I would imagine that it would need a full list of all the forms of all the words, but how much information would need to be told to the computer about each word in order for it to know enough to judge if sentences are, say, valid English?

  • related question: How to test if a string of words is a grammatical sentence?
    – Louis Rhys
    Feb 14, 2012 at 3:43
  • 1
    You would need a complete grammar of English, a perfect tagging engine, a set of algorithms to distinguish likely meanings, and a fair understanding of English phonology. Other than that, not much.
    – jlawler
    Feb 14, 2012 at 3:53
  • 1
    I think this question should be closed: the answers would be identical to the ones given to the question that @LouisRhys linked to.
    – prash
    Feb 14, 2012 at 21:23

1 Answer 1


@jlawler in the comments of your question is right - but I'll try and expand a bit because I think it's a lovely example of how we often under-estimate the complexity of the languages we speak. A dictionary is a useful tool for what it's good at, giving people a basic idea of what a word means and its basic function. To integrate the data from a dictionary into a parsing machine requires the addition of a while lot more information.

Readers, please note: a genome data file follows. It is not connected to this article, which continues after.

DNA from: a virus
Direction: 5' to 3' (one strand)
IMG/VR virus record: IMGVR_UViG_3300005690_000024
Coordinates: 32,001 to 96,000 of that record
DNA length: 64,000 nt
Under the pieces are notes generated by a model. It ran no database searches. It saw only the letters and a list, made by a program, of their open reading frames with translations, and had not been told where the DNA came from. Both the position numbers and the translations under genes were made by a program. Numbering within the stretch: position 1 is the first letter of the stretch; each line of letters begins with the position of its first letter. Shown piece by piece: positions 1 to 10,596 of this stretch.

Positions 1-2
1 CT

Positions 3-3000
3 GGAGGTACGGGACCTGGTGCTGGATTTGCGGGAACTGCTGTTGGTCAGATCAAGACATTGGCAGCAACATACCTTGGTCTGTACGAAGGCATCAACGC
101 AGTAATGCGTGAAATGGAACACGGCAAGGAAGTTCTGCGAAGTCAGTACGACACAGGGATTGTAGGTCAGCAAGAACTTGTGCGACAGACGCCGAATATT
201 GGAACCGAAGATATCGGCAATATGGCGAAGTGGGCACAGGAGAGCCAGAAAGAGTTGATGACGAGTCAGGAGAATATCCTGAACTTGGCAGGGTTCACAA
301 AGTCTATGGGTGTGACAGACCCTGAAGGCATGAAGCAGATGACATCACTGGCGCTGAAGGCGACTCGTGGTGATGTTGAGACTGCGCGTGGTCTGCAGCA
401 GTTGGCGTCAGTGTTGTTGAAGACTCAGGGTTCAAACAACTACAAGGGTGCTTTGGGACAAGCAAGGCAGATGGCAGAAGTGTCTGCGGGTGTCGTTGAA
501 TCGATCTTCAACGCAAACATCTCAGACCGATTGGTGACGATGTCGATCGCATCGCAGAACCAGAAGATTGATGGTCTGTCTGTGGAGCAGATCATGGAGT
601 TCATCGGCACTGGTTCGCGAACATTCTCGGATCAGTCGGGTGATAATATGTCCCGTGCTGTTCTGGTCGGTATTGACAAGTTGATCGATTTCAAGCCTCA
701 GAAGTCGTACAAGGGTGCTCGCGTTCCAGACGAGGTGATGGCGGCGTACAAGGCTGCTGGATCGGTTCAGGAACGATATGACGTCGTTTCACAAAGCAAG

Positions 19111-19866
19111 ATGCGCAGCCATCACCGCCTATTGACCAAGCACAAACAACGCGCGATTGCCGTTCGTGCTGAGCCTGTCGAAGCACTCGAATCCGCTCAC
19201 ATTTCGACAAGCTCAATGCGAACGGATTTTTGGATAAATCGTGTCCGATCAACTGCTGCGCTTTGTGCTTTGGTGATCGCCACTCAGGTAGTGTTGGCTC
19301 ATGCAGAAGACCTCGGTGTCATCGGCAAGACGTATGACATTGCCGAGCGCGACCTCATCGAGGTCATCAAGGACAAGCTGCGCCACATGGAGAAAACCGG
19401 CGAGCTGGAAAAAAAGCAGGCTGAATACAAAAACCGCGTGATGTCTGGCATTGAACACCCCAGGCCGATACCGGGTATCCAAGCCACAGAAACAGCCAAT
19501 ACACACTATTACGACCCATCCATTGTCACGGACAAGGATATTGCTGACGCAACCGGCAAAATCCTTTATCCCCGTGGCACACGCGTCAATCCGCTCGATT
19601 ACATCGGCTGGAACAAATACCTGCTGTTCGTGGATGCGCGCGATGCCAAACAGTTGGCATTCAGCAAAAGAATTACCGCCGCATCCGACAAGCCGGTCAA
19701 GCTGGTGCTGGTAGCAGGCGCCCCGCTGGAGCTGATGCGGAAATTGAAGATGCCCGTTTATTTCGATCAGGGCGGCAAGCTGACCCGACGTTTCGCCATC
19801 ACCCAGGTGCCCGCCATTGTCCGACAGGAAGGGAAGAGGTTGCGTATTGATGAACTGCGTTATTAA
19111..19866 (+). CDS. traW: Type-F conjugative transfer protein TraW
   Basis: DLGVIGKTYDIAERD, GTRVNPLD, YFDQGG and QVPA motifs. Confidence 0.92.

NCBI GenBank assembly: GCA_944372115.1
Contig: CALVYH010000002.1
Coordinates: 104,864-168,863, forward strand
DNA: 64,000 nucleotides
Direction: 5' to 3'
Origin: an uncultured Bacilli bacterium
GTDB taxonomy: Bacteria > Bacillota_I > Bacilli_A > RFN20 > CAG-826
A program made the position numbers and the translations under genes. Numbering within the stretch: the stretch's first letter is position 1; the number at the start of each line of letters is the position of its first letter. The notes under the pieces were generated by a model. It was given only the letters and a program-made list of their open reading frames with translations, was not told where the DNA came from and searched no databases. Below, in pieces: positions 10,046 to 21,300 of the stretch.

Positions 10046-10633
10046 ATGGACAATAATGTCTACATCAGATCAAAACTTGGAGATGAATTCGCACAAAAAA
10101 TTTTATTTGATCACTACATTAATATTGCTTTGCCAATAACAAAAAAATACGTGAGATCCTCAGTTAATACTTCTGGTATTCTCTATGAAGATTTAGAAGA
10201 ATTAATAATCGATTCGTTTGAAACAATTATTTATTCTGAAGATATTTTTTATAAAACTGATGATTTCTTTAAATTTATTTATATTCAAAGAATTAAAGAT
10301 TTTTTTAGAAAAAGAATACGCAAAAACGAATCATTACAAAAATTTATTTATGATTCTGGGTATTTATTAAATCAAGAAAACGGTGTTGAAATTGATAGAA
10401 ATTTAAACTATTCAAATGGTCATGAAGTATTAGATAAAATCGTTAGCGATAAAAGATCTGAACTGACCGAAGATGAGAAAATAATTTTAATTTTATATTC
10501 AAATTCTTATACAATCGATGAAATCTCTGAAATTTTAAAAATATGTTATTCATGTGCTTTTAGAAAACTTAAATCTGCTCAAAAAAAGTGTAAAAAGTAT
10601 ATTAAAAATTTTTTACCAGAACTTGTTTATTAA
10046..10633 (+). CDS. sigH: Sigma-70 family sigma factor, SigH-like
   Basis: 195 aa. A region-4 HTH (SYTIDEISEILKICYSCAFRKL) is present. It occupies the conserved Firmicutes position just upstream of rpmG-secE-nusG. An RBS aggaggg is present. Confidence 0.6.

Firstly, a dictionary gives the parts of speech (which is a good start) but nowhere in a dictionary will you find sentence-building information like "subjects go before verbs in basic declarative sentences," or any of the hundreds of other syntactic rules that allow speakers to produce plausible utterances. So that's your syntactic limitation.

Secondly, there's a lexico-semantic limitation. Think about a word like sand. We know form the dictionary that it's a noun, but we need more. We need to know it's a mass noun, not a count noun so putting a number with it is not good unless there's something to turn it into a count noun (eg. buckets of sand). Also, dictionaries don't include Proper Nouns so they're not going to be good at recognising large chunks of text ("Lauren mentioned Chomsky on Stack Exchange" - for example), not to mention the incredible creativity English-speakers show in creating neologisms ("I Chomsky'd that post").

Thirdly, there's a phonological limitation. To give a dull but illustrative example, when do you use a\an? You'll have to build a rule for that on top of your dictionary, but you'll need to include inter-dialect and inter-speaker variation (in fact, the same goes for all of the above).

Dictionaries are great at what they do, and sometimes can be absorbed into computational processes in interesting ways, but it's just a small component of what you'll need to create a sentence checker!

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